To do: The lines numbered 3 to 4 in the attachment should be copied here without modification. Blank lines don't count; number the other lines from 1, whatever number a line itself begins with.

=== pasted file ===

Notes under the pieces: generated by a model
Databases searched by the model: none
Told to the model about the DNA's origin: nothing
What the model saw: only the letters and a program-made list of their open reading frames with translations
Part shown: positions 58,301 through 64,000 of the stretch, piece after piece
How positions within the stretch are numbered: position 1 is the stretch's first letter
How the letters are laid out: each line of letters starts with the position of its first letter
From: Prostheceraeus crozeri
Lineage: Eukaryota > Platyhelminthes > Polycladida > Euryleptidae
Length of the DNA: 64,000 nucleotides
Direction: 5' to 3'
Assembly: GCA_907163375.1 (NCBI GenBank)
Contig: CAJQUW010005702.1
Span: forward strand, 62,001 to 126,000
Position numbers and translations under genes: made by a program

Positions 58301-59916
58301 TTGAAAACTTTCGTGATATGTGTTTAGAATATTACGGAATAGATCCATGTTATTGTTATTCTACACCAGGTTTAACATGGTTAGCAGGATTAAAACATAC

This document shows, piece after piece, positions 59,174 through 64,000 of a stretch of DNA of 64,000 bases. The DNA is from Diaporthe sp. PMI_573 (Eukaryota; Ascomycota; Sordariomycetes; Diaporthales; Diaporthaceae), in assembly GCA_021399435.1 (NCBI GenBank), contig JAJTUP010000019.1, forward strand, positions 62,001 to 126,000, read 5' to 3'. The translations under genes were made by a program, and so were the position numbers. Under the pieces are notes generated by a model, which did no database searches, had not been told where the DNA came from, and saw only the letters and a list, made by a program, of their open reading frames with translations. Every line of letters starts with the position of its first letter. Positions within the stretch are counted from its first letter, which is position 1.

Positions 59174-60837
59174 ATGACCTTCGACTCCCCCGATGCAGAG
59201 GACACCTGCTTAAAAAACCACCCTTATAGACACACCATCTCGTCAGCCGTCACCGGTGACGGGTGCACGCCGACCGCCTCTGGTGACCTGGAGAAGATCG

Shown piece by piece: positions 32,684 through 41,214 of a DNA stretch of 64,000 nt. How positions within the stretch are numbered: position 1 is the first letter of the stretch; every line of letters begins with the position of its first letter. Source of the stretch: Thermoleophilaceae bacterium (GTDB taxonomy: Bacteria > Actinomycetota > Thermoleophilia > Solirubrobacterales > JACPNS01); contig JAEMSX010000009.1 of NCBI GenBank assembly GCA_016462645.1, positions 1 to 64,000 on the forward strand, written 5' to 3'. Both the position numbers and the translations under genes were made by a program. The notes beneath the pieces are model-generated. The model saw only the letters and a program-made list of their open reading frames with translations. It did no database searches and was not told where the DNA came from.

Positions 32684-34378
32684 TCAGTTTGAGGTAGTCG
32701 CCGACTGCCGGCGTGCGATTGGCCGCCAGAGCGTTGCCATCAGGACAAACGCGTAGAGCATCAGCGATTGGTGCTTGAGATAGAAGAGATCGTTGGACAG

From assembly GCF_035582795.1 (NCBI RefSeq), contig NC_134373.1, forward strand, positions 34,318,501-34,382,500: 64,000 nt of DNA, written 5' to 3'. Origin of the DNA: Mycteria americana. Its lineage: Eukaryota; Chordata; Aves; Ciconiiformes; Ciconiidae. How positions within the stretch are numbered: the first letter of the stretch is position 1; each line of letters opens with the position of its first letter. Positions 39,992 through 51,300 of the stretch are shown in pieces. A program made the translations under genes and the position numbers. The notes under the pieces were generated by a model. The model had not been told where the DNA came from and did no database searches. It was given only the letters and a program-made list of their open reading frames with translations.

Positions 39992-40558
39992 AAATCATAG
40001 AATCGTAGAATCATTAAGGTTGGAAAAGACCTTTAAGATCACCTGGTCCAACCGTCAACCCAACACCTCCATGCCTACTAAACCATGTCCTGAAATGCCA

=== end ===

Told to the model about the DNA's origin: nothing
What the model saw: only the letters and a program-made list of their open reading frames with translations